The proposal contains numerous other specifications for developments.

The Select Board voted 4 to 1 to place this zoning change on the ballot. Vice Chair Alison McKellar voted against it, saying she would support the zoning change only if it was limited to affordable housing development.

Article 4 asks voters to approve changes to the Town Charter.

The Charter Commission has proposed changes including:

–          Select Board members could be forced to forfeit office for three unexcused absences within a 6-month period

–          Budget Committee would be cut from the current 21-25 members to 11

–          New guidelines for establishing and discontinuing advisory committees

–          Reviewing the Charter every five years

–          Required review by the town attorney of all articles for the warrant

–          A new section on growth management and long-range planning has been added

Article 5 asks voters to authorize the town manager to arrange for sewer easements with property owners along Sea Street and part of Atlantic Avenue. The purpose of the easements is for construction of an overland sewer main that will replace a sewer main that runs across the bottom of Camden Harbor.

Article 6 is a non-binding question. “Do you favor changing the method of voting on the annual town budget to paper ballot (referendum) instead of the current method of voting in person by show of hands at the open town meetings?”

The note explains that due to the state of emergency caused by the pandemic, the town’s citizens have voted on the annual budget appropriations and borrowing by paper ballot, either by absentee or at the Camden Public Safety building, for two consecutive years.

A change to the method of voting would require public hearings and a referendum vote and would be updated in the Town Charter.

Hope

Residents in the town will be voting on the state ballot.

Lincolnville

Residents will vote on the state ballot.

Rockport

Rockport residents will vote on a special town meeting ballot as follows:

Article 2. “Shall the Town authorize the Select Board to enter into a contract with engineering and design professionals to prepare documents for future consideration of a new fire station in West Rockport on terms and conditions that the Select Board determine to be in the best interests of the Town?”

Article 3. “Shall the Town authorize the Select Board, for a sum not to exceed $35,000 from the Town’s unassigned fund balance, to enter into an agreement with NewHeight Group for the purposes of providing a market survey to evaluate development feasibility, develop a conceptual site program, and to work with professionals to create conceptual renderings for the former Rockport Elementary School site on terms and conditions that the Select Board determine to be in the best interests of the Town to maximize the value of the property to benefit Rockport taxpayers?”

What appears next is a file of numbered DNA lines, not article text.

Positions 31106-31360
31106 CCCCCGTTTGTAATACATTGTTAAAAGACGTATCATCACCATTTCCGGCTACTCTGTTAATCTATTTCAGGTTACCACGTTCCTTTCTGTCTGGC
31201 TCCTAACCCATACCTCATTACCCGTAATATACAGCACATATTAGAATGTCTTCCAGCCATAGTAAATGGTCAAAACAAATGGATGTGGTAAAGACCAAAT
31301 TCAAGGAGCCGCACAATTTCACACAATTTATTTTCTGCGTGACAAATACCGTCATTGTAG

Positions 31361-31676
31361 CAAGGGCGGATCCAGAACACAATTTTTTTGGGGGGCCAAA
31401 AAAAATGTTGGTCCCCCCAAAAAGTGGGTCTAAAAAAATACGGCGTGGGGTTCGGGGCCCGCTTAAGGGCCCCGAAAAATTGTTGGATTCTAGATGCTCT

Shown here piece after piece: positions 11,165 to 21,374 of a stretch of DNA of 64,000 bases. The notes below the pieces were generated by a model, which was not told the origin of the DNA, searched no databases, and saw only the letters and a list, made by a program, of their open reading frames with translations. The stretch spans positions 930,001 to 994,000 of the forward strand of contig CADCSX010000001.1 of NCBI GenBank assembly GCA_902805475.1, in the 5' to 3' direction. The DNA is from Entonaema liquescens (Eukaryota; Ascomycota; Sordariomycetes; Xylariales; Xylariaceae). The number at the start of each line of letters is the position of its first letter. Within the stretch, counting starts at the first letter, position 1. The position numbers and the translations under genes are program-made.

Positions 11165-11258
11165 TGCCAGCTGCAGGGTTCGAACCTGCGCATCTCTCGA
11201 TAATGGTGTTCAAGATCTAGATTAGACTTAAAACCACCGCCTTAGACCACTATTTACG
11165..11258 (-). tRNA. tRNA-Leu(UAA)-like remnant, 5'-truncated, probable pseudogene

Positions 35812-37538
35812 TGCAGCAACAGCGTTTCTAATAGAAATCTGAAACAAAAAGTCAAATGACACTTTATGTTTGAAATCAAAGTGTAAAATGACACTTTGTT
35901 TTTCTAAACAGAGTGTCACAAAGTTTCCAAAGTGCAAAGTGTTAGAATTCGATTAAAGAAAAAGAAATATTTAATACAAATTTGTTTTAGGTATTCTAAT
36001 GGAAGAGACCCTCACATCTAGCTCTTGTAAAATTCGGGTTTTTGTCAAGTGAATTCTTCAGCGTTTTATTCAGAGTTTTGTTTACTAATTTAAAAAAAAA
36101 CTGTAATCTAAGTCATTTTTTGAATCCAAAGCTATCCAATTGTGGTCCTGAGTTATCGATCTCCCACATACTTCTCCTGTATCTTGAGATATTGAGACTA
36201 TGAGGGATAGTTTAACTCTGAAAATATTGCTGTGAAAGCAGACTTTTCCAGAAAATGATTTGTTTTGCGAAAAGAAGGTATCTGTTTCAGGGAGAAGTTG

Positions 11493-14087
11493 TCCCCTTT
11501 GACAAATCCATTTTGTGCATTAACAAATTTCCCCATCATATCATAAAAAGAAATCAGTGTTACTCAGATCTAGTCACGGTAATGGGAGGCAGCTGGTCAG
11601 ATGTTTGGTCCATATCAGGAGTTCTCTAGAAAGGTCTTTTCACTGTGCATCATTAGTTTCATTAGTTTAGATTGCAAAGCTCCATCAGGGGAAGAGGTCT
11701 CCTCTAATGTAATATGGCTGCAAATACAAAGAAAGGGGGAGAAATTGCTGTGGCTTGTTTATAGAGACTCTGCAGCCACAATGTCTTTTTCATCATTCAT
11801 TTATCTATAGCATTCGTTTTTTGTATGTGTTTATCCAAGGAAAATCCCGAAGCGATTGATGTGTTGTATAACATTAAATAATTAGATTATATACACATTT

Article 4. Shall the following amendment to Section 405 of the Town’s Land Use Ordinance be enacted? Section 405 is amended to read: “No land use regulation or amendment thereof shall be adopted until after the Select Board of the Town of Rockport has held a public hearing thereon at least ten (10) days before it is submitted to the legislative body for consideration.  Public notice of the hearing shall be made at least seven (7) days prior to the hearing.  Amendments to this Ordinance shall be considered following a citizen petition pursuant to Article II § 14 of the Rockport Town Charter, recommendation of the Planning Board or motion of the Select Board.  Petitioners are encouraged to work with and request assistance from the Planning Board so that proposed changes and amendments can be of greatest benefit to the citizens of Rockport.  Petitioners shall be responsible for paying for all required advertisements and notifications.”

Article 5. Shall an Ordinance amending the Town of Rockport Land Use Ordinance in Section 700 Zoning Board of Appeals be enacted? A copy of the ordinance is on file with the Town Clerk.

The changes proposed by this last question are designed to clarify the Zoning Board of Appeal’s process and procedures. Some of the items appear to be housekeeping, but some may be worth noting. The Zoning Board recently went through several lengthy meetings concerning appeals of the hotel project in Rockport.

The Ordinance Review committee sent a document explaining the changes to members of the Planning Board and Select Board. According to this document, one current subsection “allows ‘every party’ to participate in the appeal. The intent, obviously, is to focus on the participants involved in the dispute but others might read it to include any busybody who is seeking a forum. Suggested language is added to section 702(3) making it consistent with limiting the participation to the petitioner…”